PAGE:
The dollar has pushed higher against pretty much everything except the yen. And the euro has made a series of new record lows and is now opening in New York at $0.8815, down by nearly one full cent from yesterday's close.

"It's very soggy, " said Philip Shaw of

Investec Bank

in London. "The dollar has had a bout of new strength."

Euro zone economic numbers were mixed and gave little reason to support the euro. Indeed, the euro touched its lowest level at $0.8800, a fall of about 25% since its creation at the beginning of 1999. On the positive side,

German unemployment

fell 18,000 to 9.5% of the labor force in July and

industrial orders

rose 0.7%. These solid data highlight the beneficial impact of the falling euro as the export sector is clearly taking advantage of a favorable exchange rate.

On the negative end of the spectrum,

retail sales

for the euro zone fell 0.4% in June, for a modest 1.8% annualized rate of growth.

"There was some good news out of Germany but fundamentals are taking a back seat, " Shaw said.

European Central Bank

member

Tommaso Padoa-Schioppa

has tried to focus the euro problem in the political sphere. The euro zone "is not at the present stage of its development ... able to fill the decisive role that the existence of a single currency should justify," he was quoted as saying in newspaper article in Italy.

The yen stayed flat to the dollar overnight, while continuing to make new highs against the euro. Dollar/yen is opening unchanged at 105.75. The euro/yen cross, which indicates the value of the euro in yen terms, has made yet another new low at 93.05 and is opening in New York only a little above that level at 93.20 yen.

There was some support for the view that the underlying economy in Japan is picking up. The Japanese

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index of leading indicators

was at 57.1% in July, up from June's 55.0%.

Sterling/dollar is suffering in parallel with the euro. The pound is now at $1.4495, half a cent down from the New York close. The euro lost ground to the pound and is opening at 60.80 pence.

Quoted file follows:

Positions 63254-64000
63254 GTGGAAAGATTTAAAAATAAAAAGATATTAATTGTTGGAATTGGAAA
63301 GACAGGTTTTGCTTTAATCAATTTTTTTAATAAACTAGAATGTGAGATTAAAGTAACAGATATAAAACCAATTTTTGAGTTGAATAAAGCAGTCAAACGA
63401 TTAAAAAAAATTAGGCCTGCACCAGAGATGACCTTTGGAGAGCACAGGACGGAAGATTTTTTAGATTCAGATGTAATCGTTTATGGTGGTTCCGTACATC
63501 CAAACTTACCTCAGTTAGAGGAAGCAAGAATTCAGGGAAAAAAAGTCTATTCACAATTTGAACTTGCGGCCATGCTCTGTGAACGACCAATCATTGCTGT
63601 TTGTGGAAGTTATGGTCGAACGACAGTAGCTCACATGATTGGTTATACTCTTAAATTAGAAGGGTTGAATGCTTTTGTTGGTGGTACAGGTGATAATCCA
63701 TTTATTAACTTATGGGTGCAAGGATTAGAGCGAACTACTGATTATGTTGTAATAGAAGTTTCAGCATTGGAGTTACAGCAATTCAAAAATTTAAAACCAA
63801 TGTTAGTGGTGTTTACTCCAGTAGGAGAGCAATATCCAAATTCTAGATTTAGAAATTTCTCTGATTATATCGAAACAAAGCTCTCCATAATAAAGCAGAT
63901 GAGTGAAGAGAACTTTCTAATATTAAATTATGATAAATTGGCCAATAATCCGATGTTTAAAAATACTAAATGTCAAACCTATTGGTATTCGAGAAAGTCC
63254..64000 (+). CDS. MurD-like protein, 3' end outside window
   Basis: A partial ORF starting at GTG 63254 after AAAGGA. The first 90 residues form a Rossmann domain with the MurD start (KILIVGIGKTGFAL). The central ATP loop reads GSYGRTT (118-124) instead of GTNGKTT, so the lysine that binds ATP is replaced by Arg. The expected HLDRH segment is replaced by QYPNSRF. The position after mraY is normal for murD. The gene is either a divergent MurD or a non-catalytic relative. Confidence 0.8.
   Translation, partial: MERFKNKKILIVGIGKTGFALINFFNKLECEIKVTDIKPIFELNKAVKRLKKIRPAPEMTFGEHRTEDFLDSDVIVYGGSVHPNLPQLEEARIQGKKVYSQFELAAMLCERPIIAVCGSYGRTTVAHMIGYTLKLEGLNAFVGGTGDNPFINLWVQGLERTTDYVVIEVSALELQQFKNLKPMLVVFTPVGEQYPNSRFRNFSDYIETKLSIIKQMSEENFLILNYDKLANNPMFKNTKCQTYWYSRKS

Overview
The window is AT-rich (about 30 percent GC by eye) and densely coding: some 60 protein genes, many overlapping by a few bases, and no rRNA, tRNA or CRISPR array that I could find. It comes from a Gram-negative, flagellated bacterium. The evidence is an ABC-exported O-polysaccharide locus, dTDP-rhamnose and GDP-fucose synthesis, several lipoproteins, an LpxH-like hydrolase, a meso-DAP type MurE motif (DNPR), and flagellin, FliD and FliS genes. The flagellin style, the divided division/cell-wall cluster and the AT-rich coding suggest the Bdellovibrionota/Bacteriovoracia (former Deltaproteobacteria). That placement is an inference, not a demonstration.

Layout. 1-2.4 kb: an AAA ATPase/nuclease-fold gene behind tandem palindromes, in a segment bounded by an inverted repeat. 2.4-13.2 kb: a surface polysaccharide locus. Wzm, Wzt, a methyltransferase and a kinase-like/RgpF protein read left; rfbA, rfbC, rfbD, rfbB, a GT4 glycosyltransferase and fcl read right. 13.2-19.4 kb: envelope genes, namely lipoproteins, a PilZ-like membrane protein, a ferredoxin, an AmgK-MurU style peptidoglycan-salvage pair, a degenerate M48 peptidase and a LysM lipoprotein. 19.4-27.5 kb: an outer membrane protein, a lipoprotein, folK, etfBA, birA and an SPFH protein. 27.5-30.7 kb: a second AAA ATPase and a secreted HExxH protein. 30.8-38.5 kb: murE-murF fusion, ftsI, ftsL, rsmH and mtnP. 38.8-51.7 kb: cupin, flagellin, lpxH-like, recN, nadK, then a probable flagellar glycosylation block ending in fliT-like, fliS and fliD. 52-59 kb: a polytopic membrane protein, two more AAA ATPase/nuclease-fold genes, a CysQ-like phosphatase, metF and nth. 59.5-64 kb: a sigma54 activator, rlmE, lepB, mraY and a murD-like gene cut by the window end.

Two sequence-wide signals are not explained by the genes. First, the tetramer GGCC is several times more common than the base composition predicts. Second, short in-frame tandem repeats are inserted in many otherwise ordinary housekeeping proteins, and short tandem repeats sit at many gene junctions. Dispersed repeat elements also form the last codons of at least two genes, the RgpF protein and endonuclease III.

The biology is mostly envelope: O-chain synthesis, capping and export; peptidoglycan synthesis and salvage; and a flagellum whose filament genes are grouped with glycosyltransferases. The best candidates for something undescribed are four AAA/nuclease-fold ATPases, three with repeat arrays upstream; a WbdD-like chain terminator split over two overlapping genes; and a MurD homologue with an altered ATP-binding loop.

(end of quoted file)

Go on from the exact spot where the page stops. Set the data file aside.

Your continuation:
The

Confederation of British Industry

reported that retailers are increasingly resorting to price cuts to maintain sales. In a separate report, U.K.

factory output

for July fell 0.3% to produce a year-on-year gain of only 0.7%. These weak data played a role in the pound's fall and strongly suggest that the

Bank of England

will make no change in U.K. interest rates at its meeting today.

The pound "is purely a by-product" of the euro/dollar moves, Shaw said. Quoting a British government spokesman, he said, "it's like a small animal squeezed between two elephants."

The Swiss franc has continued to be beaten up by the dollar. After closing at 1.7435 yesterday, dollar/Swiss is now trading around near-term highs of 1.7555. The euro/Swiss franc rate moved in favor of the euro at 1,5490 as the Swiss currency is particularly subject to aggressive short-term selling.

The Canadian dollar is somewhat affected by the U.S. dollar's strength and has slipped lower to C$1.4780.

The Australian dollar has fallen further to see two-year lows at $0.5640. As expected the

Australian Reserve Bank

did not announce an interest rate increase following its meeting overnight. Australian interest rates remain 25 basis points below U.S. rates and this makes it easy for investors to prefer U.S. assets.

The New Zealand dollar has held at yesterday's lows and is opening at $0.4255.

The South African rand is firmer against the weak euro, but is much softer against the dollar at 7.06. Higher oil prices are also hurting the rand.

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